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Beware Aggregated Data Clauses in Vendor Contracts

Feb 09, 20122 mins
Data and Information Security

A growing number of cloud and other technology agreements include grants to the vendor of broad and generally undefined rights to take “aggregated data” derived from the engagement and use it for unspecified purposes.  Businesses should be aware of these clauses and revise them to accomplish two things:  ensure the data really is “aggregated” and reduce risk.  

Aggregated Data.  The first step is to ensure “aggregated data” is clearly defined as data that (i) is not identifiable to any person or entity (including the customer), (ii) does not contain any of the customer’s confidential information or intellectual property, and (iii) is combined with similar data of the vendor’s other customers.  In some instances, for example protected health information under HIPAA, there are specific requirements mandated by law for de-identifying data in this context.  If that type of data is at risk, the vendor must warrant it will ensure the data is properly de-identified in conformance with all applicable legal requirements.

Reducing Risk.  Even if the data is properly aggregated, there is still a possibility that some form of liability could arise from the vendor’s use of the data (e.g., the vendor violates applicable law in using the data, fails to properly de-identify it, etc.) and a claim results against the customer.  This is why it is generally a good idea to require the vendor to indemnify and hold the customer harmless from any and all liability that arises from the vendor’s use of the data, including failure to properly aggregate it.  As a further protection, customers should include language in the agreement that the customer is providing the data on an as-is basis, without warranties of any kind.  That is, customers should assume no liability or obligation whatsoever in providing the data to the vendor.  Put another way, the customer is doing the vendor a favor in providing the data.  The vendor should, therefor, assume all risks associated with its use of the data.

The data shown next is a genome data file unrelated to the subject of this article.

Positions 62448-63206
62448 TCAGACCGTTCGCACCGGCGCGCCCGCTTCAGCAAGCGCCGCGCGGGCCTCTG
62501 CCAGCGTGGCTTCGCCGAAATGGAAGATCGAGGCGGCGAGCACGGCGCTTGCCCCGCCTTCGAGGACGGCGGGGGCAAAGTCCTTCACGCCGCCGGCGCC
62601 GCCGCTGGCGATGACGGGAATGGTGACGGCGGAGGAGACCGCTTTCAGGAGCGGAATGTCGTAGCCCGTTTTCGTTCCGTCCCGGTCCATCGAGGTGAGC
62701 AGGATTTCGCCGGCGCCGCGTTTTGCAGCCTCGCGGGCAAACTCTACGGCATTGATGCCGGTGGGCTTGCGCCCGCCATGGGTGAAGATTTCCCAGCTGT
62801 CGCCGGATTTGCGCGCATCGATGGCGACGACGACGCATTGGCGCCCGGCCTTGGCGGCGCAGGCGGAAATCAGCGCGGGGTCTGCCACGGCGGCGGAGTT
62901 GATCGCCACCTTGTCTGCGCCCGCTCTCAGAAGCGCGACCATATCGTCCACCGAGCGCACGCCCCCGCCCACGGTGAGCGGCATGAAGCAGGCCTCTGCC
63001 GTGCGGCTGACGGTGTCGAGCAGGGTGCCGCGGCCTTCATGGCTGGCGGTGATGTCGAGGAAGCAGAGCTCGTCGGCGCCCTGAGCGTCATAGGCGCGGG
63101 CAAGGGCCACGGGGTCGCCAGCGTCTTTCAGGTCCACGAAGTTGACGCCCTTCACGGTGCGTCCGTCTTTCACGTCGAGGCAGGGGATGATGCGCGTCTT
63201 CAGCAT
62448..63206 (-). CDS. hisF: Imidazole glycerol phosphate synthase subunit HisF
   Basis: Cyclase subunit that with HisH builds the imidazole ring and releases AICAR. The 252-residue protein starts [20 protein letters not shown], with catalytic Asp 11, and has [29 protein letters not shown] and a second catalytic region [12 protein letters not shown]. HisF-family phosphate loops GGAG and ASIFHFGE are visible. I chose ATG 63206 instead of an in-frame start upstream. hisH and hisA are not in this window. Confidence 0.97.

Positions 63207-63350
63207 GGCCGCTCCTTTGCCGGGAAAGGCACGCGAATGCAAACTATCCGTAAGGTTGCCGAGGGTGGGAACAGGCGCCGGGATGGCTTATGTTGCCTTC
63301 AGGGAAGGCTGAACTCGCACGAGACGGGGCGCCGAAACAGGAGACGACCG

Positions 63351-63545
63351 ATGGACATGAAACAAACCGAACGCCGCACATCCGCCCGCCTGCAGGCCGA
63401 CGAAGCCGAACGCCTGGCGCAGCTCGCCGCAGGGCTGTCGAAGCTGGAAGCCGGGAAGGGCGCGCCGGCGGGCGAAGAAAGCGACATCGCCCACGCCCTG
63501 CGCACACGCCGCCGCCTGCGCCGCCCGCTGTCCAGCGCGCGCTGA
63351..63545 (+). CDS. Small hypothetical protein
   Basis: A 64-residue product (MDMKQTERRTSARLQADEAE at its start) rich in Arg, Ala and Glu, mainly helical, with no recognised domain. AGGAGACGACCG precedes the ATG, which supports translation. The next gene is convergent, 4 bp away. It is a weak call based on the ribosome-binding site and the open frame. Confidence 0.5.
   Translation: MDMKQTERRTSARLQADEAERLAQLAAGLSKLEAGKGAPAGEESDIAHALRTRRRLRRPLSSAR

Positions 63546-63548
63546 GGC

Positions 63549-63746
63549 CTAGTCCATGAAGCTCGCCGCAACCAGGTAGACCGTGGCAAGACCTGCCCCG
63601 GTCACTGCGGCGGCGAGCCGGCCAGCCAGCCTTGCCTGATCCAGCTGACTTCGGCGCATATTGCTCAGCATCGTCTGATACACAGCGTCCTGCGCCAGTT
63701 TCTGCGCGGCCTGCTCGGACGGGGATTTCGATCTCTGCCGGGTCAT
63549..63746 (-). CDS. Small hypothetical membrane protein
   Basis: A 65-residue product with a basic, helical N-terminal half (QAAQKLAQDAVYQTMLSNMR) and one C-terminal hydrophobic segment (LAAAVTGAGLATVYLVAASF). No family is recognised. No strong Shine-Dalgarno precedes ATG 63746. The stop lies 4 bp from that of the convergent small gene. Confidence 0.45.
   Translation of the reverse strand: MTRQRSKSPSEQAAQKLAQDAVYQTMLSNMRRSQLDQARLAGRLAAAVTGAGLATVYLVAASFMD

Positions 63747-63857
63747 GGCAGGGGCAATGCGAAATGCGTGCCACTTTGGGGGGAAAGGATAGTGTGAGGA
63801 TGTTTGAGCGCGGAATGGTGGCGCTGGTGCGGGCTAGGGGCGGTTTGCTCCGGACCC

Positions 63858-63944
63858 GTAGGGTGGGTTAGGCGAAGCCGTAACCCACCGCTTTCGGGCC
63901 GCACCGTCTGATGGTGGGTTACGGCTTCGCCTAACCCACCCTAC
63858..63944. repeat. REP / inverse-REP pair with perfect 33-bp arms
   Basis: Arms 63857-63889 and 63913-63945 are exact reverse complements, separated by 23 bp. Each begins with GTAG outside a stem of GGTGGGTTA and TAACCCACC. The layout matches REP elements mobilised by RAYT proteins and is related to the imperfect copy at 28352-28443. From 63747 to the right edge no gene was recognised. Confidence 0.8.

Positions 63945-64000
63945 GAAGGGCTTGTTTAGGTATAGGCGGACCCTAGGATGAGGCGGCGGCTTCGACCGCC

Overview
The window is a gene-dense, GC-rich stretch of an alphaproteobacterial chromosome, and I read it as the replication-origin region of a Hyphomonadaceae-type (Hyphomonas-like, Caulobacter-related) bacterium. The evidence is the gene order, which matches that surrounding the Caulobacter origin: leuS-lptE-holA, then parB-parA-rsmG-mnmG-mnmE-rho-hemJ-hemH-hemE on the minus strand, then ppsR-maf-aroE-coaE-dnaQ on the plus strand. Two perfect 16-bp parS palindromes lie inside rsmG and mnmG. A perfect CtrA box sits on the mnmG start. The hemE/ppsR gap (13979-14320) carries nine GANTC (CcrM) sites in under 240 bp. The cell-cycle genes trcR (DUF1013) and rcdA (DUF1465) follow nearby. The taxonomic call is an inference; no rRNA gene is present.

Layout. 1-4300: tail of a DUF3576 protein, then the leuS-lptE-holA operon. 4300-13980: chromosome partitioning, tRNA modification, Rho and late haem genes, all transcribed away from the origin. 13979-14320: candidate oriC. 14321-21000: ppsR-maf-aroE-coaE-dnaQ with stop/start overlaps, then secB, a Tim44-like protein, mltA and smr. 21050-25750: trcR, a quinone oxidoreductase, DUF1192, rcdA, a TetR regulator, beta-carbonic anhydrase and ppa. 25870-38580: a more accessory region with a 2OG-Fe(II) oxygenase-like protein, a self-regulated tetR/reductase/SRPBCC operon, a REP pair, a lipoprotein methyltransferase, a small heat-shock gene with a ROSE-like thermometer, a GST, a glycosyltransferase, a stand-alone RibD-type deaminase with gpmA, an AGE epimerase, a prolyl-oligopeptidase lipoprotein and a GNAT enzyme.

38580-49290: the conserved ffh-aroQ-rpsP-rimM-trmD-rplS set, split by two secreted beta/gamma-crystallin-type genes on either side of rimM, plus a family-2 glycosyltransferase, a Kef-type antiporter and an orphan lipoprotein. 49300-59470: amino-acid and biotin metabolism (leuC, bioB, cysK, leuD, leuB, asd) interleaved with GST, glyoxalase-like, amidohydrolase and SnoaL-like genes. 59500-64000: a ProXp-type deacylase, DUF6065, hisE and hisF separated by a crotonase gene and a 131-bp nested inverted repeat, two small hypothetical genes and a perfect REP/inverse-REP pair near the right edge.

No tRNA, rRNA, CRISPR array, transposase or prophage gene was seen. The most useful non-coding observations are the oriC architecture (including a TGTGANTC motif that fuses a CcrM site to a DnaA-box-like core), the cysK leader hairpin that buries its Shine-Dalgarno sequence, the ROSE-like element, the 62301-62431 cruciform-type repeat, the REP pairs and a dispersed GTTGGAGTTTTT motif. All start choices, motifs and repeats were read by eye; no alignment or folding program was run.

Michael R. Overly is a partner and intellectual property lawyer with Foley & Lardner LLP where he focuses on drafting and negotiating technology related agreements, software licenses, hardware acquisition, development, disaster recovery, outsourcing agreements, information security agreements, e-commerce agreements, and technology use policies. He counsels clients in the areas of technology acquisition, information security, electronic commerce, and on-line law.

Mr. Overly is a member of the Technology Transactions & Outsourcing and Privacy, Security & Information Management Practices. Mr. Overly is one of the few practicing lawyers who has satisfied the rigorous requirements necessary to obtain the Certified Information System Auditor (CISA), Certified Information Privacy Professional (CIPP), Certified Information Systems Security Professional (CISSP), Information Systems Security Management Professional (ISSMP), Certified Risk and Information System Controls (CRISC) and Certified Outsourcing Professional (COP) certifications.

The opinions expressed in this blog are those of Michael R. Overly and do not necessarily represent those of IDG Communications, Inc., its parent, subsidiary or affiliated companies.

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